Y-pipe-to-transmission crossmember-bolts are taken out and the Y-pipe is separated from th
After the installation and dyno testing concluded, the '00 T/A gained 25.8 rear-wheel horsepower and 21.6 lb-ft of torque at the peaks. Although peak horsepower and torque are important, the best gauge of the effectiveness of the changes is reflected in the average power gains. Mathematically, the numbers show average gains of 19 and 20 rwhp and torque gains respectively, but by themselves the numbers don't tell the whole tale.
Baker states, "Power has been significantly increased from off-idle to the redline. Although I was worried that large primary, long-tube headers might decrease power in the lower rpm range, those worries were quickly put to rest on the testdrive home. Having a system that has the ability to support both the EGR and AIR valves on the header itself was important. There are a few manufacturers that offer long-tube headers featuring the Y-pipe and test pipe/catalytic converter design that allow the car to be emissions-legal with a few turns of a socket wrench. Overall, the quality of the system and the header/Y-pipe clearance are excellent."
The car is then lowered, the aftermarket strut tower brace is removed, and the EGR valve's
According to Brian Lohse, co-owner of RPM, "We have installed Jet-Hot headers on several F-bodies and one of our employees has them on his 10-second Trans Am. The headers fit well and the Sterling finish coating has proven to be very durable, even under race conditions. The headers, Y-pipe and intake manifold swap produced good power, but another 5-10 rwhp could have been gained with a custom tune. Since the car was scheduled for a camshaft swap the next weekend, tuning would take place then instead, as a higher duration and lift cam requires a custom tune as well. The best indicator of the power capabilities of the car will occur when the cam is installed and the engine is tuned to its potential. If, for example, we had first installed the camshaft and a custom tune before upgrading to the Jet-Hot headers and the SLP LS6 intake, the test results would likely indicate that the headers and intake yielded greater gains. Rather than focusing on trying to maximize this portion of the test, we will concentrate on the total power package and optimize the combination after the camshaft is installed."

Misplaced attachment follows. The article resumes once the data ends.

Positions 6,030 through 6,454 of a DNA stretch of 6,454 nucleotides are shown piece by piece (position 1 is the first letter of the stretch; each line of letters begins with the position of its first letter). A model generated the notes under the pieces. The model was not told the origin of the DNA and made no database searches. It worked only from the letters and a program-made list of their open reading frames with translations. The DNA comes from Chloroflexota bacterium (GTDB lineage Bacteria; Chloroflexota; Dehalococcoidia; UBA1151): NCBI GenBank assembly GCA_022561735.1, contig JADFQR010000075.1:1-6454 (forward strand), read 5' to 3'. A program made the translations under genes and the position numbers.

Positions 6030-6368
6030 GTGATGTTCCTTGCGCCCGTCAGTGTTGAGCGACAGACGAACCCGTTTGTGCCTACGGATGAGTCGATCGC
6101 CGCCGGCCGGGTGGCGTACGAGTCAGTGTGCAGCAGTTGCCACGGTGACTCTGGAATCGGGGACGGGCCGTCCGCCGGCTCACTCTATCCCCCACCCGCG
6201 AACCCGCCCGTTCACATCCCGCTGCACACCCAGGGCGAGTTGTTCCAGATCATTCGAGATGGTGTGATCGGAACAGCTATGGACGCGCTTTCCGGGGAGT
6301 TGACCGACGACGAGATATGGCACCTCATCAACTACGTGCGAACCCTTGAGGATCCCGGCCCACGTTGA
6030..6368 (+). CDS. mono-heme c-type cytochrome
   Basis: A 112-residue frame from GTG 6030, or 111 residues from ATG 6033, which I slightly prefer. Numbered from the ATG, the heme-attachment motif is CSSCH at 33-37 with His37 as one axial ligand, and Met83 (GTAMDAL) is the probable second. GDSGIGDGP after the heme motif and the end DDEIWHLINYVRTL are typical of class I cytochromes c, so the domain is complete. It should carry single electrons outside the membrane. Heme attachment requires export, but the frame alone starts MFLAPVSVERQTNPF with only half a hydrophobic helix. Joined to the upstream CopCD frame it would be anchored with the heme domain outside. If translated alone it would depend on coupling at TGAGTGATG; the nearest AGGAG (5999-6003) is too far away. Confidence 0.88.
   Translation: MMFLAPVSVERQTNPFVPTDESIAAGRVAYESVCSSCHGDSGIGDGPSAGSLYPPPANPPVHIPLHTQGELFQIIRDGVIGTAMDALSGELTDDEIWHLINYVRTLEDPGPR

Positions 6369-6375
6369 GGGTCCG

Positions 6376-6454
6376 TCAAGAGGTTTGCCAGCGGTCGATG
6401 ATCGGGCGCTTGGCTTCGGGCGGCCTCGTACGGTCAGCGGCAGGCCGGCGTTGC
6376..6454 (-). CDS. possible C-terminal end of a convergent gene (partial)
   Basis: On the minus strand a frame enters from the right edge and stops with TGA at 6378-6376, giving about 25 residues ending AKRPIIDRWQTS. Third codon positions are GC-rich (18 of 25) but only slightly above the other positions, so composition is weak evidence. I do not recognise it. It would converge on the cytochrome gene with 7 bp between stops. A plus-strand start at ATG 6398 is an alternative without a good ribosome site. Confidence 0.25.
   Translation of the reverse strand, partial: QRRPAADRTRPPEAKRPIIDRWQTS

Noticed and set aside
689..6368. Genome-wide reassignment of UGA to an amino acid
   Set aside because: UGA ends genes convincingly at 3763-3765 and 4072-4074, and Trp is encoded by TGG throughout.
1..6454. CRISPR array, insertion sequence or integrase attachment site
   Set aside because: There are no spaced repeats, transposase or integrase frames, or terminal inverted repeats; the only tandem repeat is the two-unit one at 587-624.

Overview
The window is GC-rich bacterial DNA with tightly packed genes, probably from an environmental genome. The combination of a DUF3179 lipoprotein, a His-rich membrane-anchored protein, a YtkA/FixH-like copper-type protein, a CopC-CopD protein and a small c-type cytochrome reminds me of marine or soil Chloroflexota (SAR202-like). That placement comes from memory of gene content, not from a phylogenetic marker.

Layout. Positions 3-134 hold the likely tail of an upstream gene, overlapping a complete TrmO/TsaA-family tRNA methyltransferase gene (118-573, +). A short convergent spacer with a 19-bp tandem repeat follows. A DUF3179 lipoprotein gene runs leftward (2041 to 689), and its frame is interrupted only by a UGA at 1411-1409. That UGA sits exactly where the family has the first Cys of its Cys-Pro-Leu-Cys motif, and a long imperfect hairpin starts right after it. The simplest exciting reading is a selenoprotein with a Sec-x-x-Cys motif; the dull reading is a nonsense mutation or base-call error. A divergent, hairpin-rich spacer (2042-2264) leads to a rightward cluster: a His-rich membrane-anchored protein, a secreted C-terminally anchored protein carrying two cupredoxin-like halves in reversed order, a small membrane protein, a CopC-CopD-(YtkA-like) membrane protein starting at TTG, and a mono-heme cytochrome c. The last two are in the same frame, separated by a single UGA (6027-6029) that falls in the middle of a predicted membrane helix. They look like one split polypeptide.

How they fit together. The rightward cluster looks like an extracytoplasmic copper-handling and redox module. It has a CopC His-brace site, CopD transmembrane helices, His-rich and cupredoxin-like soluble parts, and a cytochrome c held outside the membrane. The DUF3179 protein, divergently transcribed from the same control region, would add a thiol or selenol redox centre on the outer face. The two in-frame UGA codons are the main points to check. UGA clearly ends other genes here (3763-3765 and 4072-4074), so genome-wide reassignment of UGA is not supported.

By increasing the airflow into the motor and freeing up the exhaust system, this T/A is primed and ready to take the next leap forward in power. Stay tuned for Part II when we install a Comp cam and related valvetrain hardware to turn this car into a "cam-only" missile.
Dyno Testing & Results
Testing of the WS6 '00 Trans Am was performed at Real Performance Motorsports (RPM) in Lewisville, Texas. RPM has a Dynojet Model 248C dyno capable of measuring up to 1,200 horsepower and is optioned with the above-ground kit and the Commander wide-band 02 sensor so air/fuel ratios can be charted.
The barometric pressure, air-inlet temperature and SAE correction factors for the runs are listed below. Correction factors use a standardized SAE calculation, which include reference temperatures of 77 degrees F, and a barometric pressure of 29.23 inches of mercury.
Key engine parameters: air-inlet temperature (AIT). Maximum values are noted unless otherwise stated. Peak and average horsepower and torque are dyno pulls recorded between 3,800 and 5,800 rpm.